Showing posts with label Ancestors. Show all posts
Showing posts with label Ancestors. Show all posts

Saturday, July 27, 2013

The Ottawa Genealogist July-September 2013

The latest edition of The Ottawa Genealogists was in my mail box the other day, and it covers such events as Genealogy Research in London, UK and Attending WDYTYAL Conference 2013, Step into History: The 19th Annual Beechwood Cemetery Historical Walking Tour, and the article Early Bytown Settlers Index.

One thing I have always enjoyed reading has been Edward and Elizabeth Kipp’s research trips. I have always found them informative, news worthy, and entertaining.  

This time, they were in London and went to the WDYTYAL where they saw some fellow Canadians from Ottawa  – Glenn Wright, John D. Reid, and Leslie Anderson – and took in some lectures while there too.

And they did some research too – on the BLAKE, PINCOMBE/PINKHAM, BULLER, BEARD families.

A good report was given of the Beechwood Cemetery Historical Walking Tour that took place on June 9th, and the theme was the War of 1812.

Some of the people honoured was British Army Officer William Brown Bradley, and his son Edward Sands BRADLEY, Louis-Theodore BESSERAR, and Maria HILL.

It is reported that 300 people were there e to take the walk in good weather, which was led by Kurt Johnson of the Goulburn Museum.  

Jim Stanzell continues with the Early Bytown Settlers Index, and this time he covers the letters J to L.

He gives both the surname, and given name, the reference and page number, and any notes that is included in the Information column.

There is lots of other news in the journal, and you can receive The Ottawa Genealogist by joining the Ontario Genealogical Society at http:// 

Friday, July 26, 2013

UPDATE: New version of the Census of 1851 (1852) database

The Library and Archives Canada has updated the 1851 (1852) census.
The 1851 Census marked the second collection of statistics for the Province of Canada (consisting of Canada West and Canada East). Information was also collected for New Brunswick and Nova Scotia.

In addition to searching by geographical information such as province, district, and sub-district, users can now also search by nominal information such as name, given name(s) and age of an individual.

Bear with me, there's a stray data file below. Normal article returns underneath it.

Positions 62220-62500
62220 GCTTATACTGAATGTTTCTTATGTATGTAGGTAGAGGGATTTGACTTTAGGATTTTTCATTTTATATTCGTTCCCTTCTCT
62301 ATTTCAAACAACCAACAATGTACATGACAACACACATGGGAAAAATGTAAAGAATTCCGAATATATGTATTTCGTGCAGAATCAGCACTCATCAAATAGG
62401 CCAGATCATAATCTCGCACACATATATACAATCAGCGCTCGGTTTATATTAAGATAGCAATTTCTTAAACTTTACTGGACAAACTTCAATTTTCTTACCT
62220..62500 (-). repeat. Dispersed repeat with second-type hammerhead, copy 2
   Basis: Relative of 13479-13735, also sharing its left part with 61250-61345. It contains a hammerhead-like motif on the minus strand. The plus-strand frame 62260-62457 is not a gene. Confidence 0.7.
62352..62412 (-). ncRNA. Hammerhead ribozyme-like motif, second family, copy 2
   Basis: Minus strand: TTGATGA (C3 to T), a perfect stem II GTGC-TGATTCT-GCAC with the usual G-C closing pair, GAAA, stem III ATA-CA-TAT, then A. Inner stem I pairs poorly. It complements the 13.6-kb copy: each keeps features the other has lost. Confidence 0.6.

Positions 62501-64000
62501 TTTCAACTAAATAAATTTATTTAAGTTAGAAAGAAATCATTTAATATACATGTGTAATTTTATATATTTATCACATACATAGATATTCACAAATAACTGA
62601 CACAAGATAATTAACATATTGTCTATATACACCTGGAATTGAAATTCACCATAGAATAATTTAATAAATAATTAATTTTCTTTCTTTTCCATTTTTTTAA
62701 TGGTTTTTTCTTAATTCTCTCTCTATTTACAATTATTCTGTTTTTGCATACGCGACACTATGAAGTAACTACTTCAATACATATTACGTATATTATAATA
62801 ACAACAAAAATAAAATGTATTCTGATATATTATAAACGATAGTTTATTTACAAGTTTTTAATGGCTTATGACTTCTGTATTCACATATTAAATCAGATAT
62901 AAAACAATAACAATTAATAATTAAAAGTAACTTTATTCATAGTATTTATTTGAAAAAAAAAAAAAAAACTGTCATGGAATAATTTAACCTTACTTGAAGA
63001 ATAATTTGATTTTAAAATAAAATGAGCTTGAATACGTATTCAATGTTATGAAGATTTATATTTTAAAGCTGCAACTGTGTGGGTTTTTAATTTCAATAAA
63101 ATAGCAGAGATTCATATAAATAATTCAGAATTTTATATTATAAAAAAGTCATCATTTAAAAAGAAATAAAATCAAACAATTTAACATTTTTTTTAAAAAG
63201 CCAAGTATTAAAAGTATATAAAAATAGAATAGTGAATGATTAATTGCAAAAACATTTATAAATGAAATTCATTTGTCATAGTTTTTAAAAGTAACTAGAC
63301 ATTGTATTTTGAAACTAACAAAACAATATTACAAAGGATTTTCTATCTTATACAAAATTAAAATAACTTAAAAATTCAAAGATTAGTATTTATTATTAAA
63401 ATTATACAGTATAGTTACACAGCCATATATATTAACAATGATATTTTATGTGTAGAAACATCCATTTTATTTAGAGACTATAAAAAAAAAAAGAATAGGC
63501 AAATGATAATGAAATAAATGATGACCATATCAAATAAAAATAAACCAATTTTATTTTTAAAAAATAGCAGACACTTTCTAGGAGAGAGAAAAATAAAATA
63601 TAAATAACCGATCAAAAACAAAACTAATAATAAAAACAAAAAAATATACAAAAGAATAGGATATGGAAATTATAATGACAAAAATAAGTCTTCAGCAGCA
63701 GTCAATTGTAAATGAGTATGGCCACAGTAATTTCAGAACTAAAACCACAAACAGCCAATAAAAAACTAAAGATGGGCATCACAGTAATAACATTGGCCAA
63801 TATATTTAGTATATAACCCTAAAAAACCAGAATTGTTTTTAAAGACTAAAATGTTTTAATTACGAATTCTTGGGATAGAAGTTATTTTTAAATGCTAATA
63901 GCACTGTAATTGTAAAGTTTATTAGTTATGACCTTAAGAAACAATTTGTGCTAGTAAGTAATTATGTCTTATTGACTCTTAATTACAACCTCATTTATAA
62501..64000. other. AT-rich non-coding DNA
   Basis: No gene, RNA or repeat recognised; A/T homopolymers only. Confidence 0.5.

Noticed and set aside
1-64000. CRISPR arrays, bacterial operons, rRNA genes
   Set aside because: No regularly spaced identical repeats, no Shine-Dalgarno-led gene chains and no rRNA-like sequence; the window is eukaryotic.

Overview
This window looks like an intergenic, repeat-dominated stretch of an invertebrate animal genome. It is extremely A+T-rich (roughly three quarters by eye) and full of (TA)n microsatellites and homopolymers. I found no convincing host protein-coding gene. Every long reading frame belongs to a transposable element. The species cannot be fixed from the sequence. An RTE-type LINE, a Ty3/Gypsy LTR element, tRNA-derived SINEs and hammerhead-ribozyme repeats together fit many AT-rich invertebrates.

In Canada East and Canada West, the census was supposed to have been taken in 1851, but was actually take in January 1852. 

So, in the Canada East and Canada West, it will be the age of the person's next birthday in 1852, not in 1851 (Column 6).

Also, in Canada East and Canada West, there was an urban and a rural census, and they asked different questions. 

In Nova Scotia, and New Brunswick, the census was taken between June and December 1851.

If you are having difficulty finding the person you are looking for in the 1851-1852 census, not all schedules survived.  

Go to   

Wednesday, November 21, 2012


On Friday, November 23, 7:00 p.m. at the Concordia University, School of Canadian Irish Studies located at the Hall Building, 1455 de Maisonneuve W., Room 1070 (10th floor). Montreal, they will be holding the 7th Annual St. Patrick’s Society Lecture .

The topic of the lecture will be “The Irish Decade of Commemorations: Some Reflections” and the speaker will be Catriona Crowe, National Archives of Ireland.

Catriona Crowe is Head of Special Projects at the National Archives of Ireland. She is Manager of the Irish Census Online Project, which has placed the 1901 and 1911 censuses online free of charge over the last 4 years. She is an Editor of Documents on Irish Foreign Policy, which published its seventh volume, covering the period 1941-45, in November 2010. She is editor of Dublin 1911, published by the Royal Irish Academy in late 2011.

She is Vice-President of the Irish Labour History Society, and a former President of the Women’s History Association. She is Chairperson of the Irish Theatre Institute, which promotes and supports Irish theatre and has created an award-winning website of Irish theatre productions.

I have heard her speak on many occasions and she has a dedication to her subject that is commendable. So if you are near Montreal, and have Irish ancestors, this is a lecture your should not miss. .

The website of the School of Canadian Irish Studies is

Thursday, August 23, 2012

North American Indexing Volunteers Invited to Join New US Immigration & Naturalization Community Project

As many of you know, people who immigrated to North America often went to the United States first, and then proceeded to Canada, and many who went to Canada first, often crossed the border to go to the United States.

So even though this is a FamilySearch Community Project, it should be of interest to Canadians indexers.

FamilySearch says that “It will be an indexing effort to make passenger lists, naturalization records, and other immigration related records freely searchable online. Hundreds of thousands of North American volunteers are expected to contribute over the next 18-24 months, focusing initially on passenger lists from the major US ports”.

To find out more about the project, Individuals, societies and other groups that want to participate should visit From Sea to Shining Sea: Helping Everyone Find US Immigration Ancestors at